Like daily fantasy, sports betting was overwhelmingly approved by most parishes, expanding legal wagering options to more than 90% of Louisiana residents. And, like daily fantasy legalization, the political obstacles for the necessary follow-up legislation remain.
Many of the same competing gaming interests — and those against gaming in the first place — will return to Baton Rouge when lawmakers begin the 2021 legislative session in April. With more at stake politically and financially, the legislative battles could also be a slog.
The 2020 ballot measure that technically approved sports betting did little but rope off where wagering would not be legal. It remains to be seen how or even if wagering will begin in the 55 parishes where it could be legal.
Online Access Among Key Decisions
Up to 90% (or more) of betting handle in mature markets such as New Jersey and Pennsylvania comes online, and supporters in the Louisiana State Legislature and the sports betting industry at large will undoubtedly push for a competitive, mobile market in every parish where wagering can be legal.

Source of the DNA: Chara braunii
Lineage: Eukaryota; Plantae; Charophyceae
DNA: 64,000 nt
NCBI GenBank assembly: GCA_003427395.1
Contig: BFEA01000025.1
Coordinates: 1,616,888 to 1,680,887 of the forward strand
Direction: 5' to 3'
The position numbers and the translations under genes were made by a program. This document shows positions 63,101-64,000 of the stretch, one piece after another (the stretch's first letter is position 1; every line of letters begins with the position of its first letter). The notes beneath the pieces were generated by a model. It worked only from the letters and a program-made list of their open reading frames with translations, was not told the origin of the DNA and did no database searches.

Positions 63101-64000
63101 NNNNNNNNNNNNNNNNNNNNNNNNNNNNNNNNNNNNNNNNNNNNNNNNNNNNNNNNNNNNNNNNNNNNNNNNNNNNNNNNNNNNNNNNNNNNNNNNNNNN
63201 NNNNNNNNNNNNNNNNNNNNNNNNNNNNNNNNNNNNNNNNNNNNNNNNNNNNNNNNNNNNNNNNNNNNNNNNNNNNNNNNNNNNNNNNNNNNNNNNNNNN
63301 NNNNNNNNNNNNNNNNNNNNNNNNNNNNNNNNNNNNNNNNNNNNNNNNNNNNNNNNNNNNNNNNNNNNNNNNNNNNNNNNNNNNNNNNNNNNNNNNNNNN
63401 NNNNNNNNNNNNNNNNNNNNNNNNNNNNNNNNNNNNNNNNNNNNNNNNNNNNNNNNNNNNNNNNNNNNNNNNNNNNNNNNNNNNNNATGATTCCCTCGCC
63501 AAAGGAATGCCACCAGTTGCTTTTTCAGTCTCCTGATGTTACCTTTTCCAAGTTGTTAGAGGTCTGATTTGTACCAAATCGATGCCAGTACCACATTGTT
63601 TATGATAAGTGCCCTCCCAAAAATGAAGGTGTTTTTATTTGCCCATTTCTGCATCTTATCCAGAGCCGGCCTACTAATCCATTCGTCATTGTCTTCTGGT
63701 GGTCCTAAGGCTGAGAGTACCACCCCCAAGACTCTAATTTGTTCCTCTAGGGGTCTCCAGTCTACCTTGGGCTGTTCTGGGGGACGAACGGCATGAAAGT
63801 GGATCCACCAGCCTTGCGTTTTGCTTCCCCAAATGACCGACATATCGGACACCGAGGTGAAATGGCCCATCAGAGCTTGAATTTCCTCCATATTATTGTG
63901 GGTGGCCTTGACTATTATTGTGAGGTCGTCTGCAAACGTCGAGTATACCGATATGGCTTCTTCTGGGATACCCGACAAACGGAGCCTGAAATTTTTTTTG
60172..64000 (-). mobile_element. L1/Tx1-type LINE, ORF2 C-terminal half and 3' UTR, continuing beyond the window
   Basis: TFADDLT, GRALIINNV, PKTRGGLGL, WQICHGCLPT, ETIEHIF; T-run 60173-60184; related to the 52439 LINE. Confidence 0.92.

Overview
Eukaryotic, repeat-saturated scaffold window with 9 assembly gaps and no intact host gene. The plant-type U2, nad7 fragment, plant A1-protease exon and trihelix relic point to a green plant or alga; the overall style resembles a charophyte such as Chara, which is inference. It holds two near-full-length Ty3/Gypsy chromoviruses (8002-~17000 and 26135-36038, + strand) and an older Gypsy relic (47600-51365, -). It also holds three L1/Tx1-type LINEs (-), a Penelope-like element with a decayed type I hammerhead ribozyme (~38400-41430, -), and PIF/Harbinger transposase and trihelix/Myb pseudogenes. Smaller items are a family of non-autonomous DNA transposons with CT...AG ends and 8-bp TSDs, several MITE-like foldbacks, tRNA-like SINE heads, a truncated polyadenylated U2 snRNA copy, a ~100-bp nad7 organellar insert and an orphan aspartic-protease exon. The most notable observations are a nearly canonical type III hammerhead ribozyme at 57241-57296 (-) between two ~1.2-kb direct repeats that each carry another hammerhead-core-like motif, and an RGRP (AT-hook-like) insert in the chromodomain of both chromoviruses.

The state’s roughly two-dozen casinos, all of which are in parishes that approved the 2020 ballot measure, will almost assuredly be able to open retail sportsbooks within their facilities, but online access, as well as the number of licenses for mobile options, could be the defining decision for the state’s sports betting hopes.